A commercial Falcon 9 rocket built by SpaceX successfully launched a Dragon cargo ship toward the International Space Station early Saturday (Jan. 10) — and then returned to Earth, apparently impacting its target ocean platform during a highly anticipated landing test in the Atlantic. The result: "Close, but no cigar," according to SpaceX chief Elon Musk.
The Falcon 9 rocket launched into space at 4:47 a.m. EST (0947 GMT) Saturday from Florida's Cape Canaveral Air Force Station, kicking off SpaceX's fifth unmanned cargo mission to the orbiting lab for NASA after a four-day delay. The liftoff was originally scheduled for Tuesday (Jan. 6), but was pushed back because of an issue with an actuator on the rocket's second stage.
Not all of the action Saturday was in the upward direction: The company also aimed to bring the Falcon 9's first stage down for a precision landing on an "autonomous spaceport drone ship" in the Atlantic Ocean. The rocket stage hit its target, but a bit too hard. [SpaceX's Reusable Rocket Landing Test Explained (Infographic)]
"Rocket made it to drone spaceport ship, but landed hard. Close, but no cigar this time. Bodes well for the future tho," Musk tweeted shortly after the launch.
"Ship itself is fine. Some of the support equipment on the deck will need to be replaced..." he added. "Didn't get good landing/impact video. Pitch dark and foggy. Will piece it together from telemetry and ... actual pieces."
The drone-ship test is part of SpaceX's effort to develop fully and rapidly reusable rocket technology, which Musk and others say could cut the cost of spaceflight dramatically. Before launch, Musk and other SpaceX representatives repeatedly stressed that the odds of successfully landing the Falcon 9 rocket stage on the ocean platform were relatively low because of the unprecedented nature of the technology test.
In a post-launch statement, SpaceX officials confirmed that the predawn darkness and thick fog prevented good video views of the landing try, and that the company is now "in the process of evaluating invaluable telemetry data which will inform future attempts."
SpaceX successfully soft-landed a Falcon 9 first stage in the ocean twice in 2014 — but just in the water, not on a floating platform. Saturday's attempt required a big step up in touchdown precision; the drone ship measures just 300 feet long by 170 feet wide (91 by 52 meters) with its "wings" extended, and the rocket stage targeted it after attaining a maximum altitude of 150 miles (240 kilometers) or so.
As exciting as the reusability test was, getting Dragon to orbit was the launch's chief objective. The capsule should arrive at the station early Monday (Jan. 12), at which point astronauts will grapple it using the orbiting lab's huge robotic arm.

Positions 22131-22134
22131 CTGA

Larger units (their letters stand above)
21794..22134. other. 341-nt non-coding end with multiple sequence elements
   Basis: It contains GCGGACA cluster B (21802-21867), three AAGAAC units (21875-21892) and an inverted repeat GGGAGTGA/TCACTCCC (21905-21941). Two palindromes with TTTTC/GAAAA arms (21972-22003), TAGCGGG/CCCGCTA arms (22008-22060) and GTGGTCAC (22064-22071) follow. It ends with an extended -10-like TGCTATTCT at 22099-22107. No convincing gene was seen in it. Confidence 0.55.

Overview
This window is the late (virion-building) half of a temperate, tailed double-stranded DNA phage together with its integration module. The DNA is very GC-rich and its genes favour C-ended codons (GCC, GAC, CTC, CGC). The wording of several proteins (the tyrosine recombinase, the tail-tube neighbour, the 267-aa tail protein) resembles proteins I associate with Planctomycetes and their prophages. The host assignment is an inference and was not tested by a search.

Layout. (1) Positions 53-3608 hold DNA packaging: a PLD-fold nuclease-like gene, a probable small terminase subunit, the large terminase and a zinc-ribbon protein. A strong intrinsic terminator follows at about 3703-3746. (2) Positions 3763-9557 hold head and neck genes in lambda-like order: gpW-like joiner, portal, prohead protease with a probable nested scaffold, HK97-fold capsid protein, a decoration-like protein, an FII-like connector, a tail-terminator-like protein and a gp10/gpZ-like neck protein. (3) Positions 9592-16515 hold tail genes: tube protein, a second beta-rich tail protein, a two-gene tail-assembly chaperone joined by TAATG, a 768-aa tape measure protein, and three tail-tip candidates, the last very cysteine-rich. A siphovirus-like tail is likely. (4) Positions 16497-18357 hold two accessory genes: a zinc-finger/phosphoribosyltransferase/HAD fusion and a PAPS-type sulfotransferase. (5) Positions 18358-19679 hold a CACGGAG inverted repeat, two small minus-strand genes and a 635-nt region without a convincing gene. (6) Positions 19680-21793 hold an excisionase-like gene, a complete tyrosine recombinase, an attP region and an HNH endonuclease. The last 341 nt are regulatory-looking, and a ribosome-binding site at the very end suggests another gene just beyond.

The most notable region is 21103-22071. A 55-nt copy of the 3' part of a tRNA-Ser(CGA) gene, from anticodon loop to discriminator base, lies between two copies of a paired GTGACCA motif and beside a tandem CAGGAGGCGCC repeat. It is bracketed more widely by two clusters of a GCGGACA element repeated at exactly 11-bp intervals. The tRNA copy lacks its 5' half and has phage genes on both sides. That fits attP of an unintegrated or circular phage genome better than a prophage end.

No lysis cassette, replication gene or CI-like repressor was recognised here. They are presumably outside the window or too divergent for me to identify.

Dragon is loaded with more than 5,000 pounds (2,270 kilograms) of food, scientific experiments and spare parts on this journey. Some of the parts are replacements for objects lost when Orbital Sciences Corporation's Antares rocket exploded just after liftoff in late October, destroying the company's Cygnus cargo craft.
Both SpaceX and Orbital hold billion-dollar deals to fly robotic supply missions to the space station for NASA; Orbital had completed two successful flights before the October accident.
"We have about 1.8 metric tons of pressurized cargo; I think that's the most we've crammed into a Dragon to date," NASA International Space Station program manager Mike Suffredini said during a prelaunch briefing on Jan. 5. (The remainder of Dragon's load is packed into the capsule's unpressurized cargo bay.)
"That's been with the help of the SpaceX folks, who've used quite a bit of ingenuity to help us put items into all the little cracks and crevices as we kind of lean on the Dragon vehicle to supply us here for the next little while until the Orbital folks are flying again," Suffredini added.
The science gear aboard Dragon includes a NASA instrument called the Cloud-Aerosol Transport System (CATS), which will use a laser to measure the distribution of clouds and the tiny particles that make up haze, dust, smoke and other pollutants in Earth's atmosphere. CATS' work could lead to a better understanding of climate change and its effects, NASA officials said.
Dragon will spend a month berthed to the station. It's scheduled to return to Earth for splashdown and retrieval in the Pacific Ocean, off the coast of southern California, on Feb. 10, NASA officials said.
Dragon is the only cargo vehicle operating today that makes it back to Earth in one piece; the others are designed to burn up in the planet's atmosphere when their time in orbit is done.
Saturday's launch was originally scheduled for mid-December, but it was delayed until January to allow extra time for rocket checks.
Editor's note: This story was updated at 8:30 a.m. ET to include additional details from SpaceX's post-launch statement.
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Michael Wall is a Senior Space Writer with Space.com and joined the team in 2010. He primarily covers exoplanets, spaceflight and military space, but has been known to dabble in the space art beat. His book about the search for alien life, "Out There," was published on Nov. 13, 2018. Before becoming a science writer, Michael worked as a herpetologist and wildlife biologist. He has a Ph.D. in evolutionary biology from the University of Sydney, Australia, a bachelor's degree from the University of Arizona, and a graduate certificate in science writing from the University of California, Santa Cruz. To find out what his latest project is, you can follow Michael on Twitter.